This work has proposed a hierarchical framework enabling the long-term operation of a field robot for navigation of mission waypoints in dynamic environments whilst adhering to resource budgets and other operational constraints. In particular, we have shown how this framework can handle changes in the environment and in current mission constraints, by using an adaptable local planning module to achieve varied performance as required. We have evaluated the strategy in extensive simulated trials and demonstrated its capability to robustly adapt long term mission plans in the presence of moving individuals and obstacles for real world applications. In future work, we will apply this framework to a robot to test its capability in the continuous completion of tasks such as weeding, soil sampling, and observing crops and livestock.


  • [1] A. Bechar and C. Vigneault, Agricultural robots for field operations. Part 2: Operations and systems, Biosystems Engineering, Vol. 153, pp. 110–128, 2017.
  • [2] N. Wallace, H. Kong, A. Hill, and S. Sukkarieh, Receding horizon estimation and control with structured noise blocking for mobile robot slip compensation, Proc. of IEEE ICRA, pp. 1169–1175, Montreal, Canada, 2019.
  • [3] N. Wallace, H. Kong, A. Hill, and S. Sukkarieh, Structured noise blocking strategies for receding horizon estimation and control of mobile robots with slip, Proc. of Australasian Conf. on Robotics and Auto. (ACRA), pp. 1–10, 2018.
  • [4] N. Wallace, H. Kong, A. Hill, and S. Sukkarieh, Experimental validation of structured receding horizon estimation and control for mobile ground robot slip Compensation, Proc. of the 12th Conf. on Field and Service Robotics, pp. 1–16, Tokyo, Japan, 2019.
  • [5] N. Wallace, H. Kong, A. Hill, and S. Sukkarieh, Motion cost characterisation of an omnidirectional WMR on uneven terrains, Proc. of the 12th IFAC CAMS and 1st IFAC WROCO, Vol, 52, No. 22, pp. 31–36, Daejeon, Korea, 2019.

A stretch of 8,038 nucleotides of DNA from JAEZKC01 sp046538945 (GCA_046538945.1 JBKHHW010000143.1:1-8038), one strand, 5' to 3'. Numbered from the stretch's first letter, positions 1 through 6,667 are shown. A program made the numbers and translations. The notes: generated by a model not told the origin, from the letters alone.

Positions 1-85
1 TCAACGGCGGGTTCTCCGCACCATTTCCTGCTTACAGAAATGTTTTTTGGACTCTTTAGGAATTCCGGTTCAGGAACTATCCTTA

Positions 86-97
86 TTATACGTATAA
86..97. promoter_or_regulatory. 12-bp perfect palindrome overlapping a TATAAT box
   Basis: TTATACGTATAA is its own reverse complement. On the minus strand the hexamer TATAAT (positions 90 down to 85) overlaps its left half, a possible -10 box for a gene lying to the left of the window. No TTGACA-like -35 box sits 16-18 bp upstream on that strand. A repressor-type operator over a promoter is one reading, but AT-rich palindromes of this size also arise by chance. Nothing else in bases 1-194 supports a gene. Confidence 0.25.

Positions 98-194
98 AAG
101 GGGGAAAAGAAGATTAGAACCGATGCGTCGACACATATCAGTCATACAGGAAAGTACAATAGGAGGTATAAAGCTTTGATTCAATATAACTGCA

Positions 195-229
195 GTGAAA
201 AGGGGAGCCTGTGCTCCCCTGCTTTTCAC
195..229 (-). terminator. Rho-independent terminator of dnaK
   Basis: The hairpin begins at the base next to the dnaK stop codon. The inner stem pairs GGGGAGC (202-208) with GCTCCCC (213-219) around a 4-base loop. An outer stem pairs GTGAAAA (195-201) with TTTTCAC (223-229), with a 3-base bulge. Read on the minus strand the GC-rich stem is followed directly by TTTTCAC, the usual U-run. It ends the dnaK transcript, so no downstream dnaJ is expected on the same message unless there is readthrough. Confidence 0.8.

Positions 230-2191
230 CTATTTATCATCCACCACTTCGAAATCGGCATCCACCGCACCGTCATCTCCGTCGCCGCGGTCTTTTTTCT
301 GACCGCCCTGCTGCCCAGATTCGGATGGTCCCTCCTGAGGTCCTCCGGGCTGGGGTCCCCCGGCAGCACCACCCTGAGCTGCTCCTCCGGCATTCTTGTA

• [6] N. Wallace, H. Kong, A. Hill, and S. Sukkarieh, Energy aware mission planning for WMRs on uneven terrains, Proc. of the 6th IFAC AgriControl, pp. 149–154, 2019.
  • [7] S. Eiffert, H. Kong, N. Pirmarzdashti, and S. Sukkarieh, Path planning in dynamic environments using Generative RNNs and Monte Carlo tree search, Proc. of IEEE ICRA, To appear, Paris, France, 2020.
  • [8] S. Eiffert and S. Sukkarieh, Predicting responses to a robot’s future motion using generative recurrent neural networks, Proc. of ACRA, 2019.
  • [9] D. Fox, W. Burgard, and S. Thrun, The dynamic window approach to collision avoidance, IEEE Rob. and Auto. Mag., Vol. 4, No. 1, pp. 22–33 1997.
  • [10] P. Fiorini and Z. Shiller, Motion planning in dynamic environments using velocity obstacles, Int. Journal of Robotics Research, Vol. 17, No. 7, pp. 760–772 1998.
  • [11] P. Henry, C. Vollmer, B. Ferris, and D. Fox, Learning to navigate through crowded environments, Proc. of IEEE ICRA, pp. 981–986, 2010.
  • [12] J. Van Den Berg, S. J. Guy, M. Lin, and D. Manocha, Reciprocal n-body collision avoidance, Proc. of the 14th Int. Symposium ISRR, Springer Tracts in Advanced Robotics, Vol. 70, pp. 3–19, 2011.
  • [13]

    M. Everett, Y. F. Chen, and J. P. How, Motion planning among dynamic, decision-making agents with deep reinforcement learning,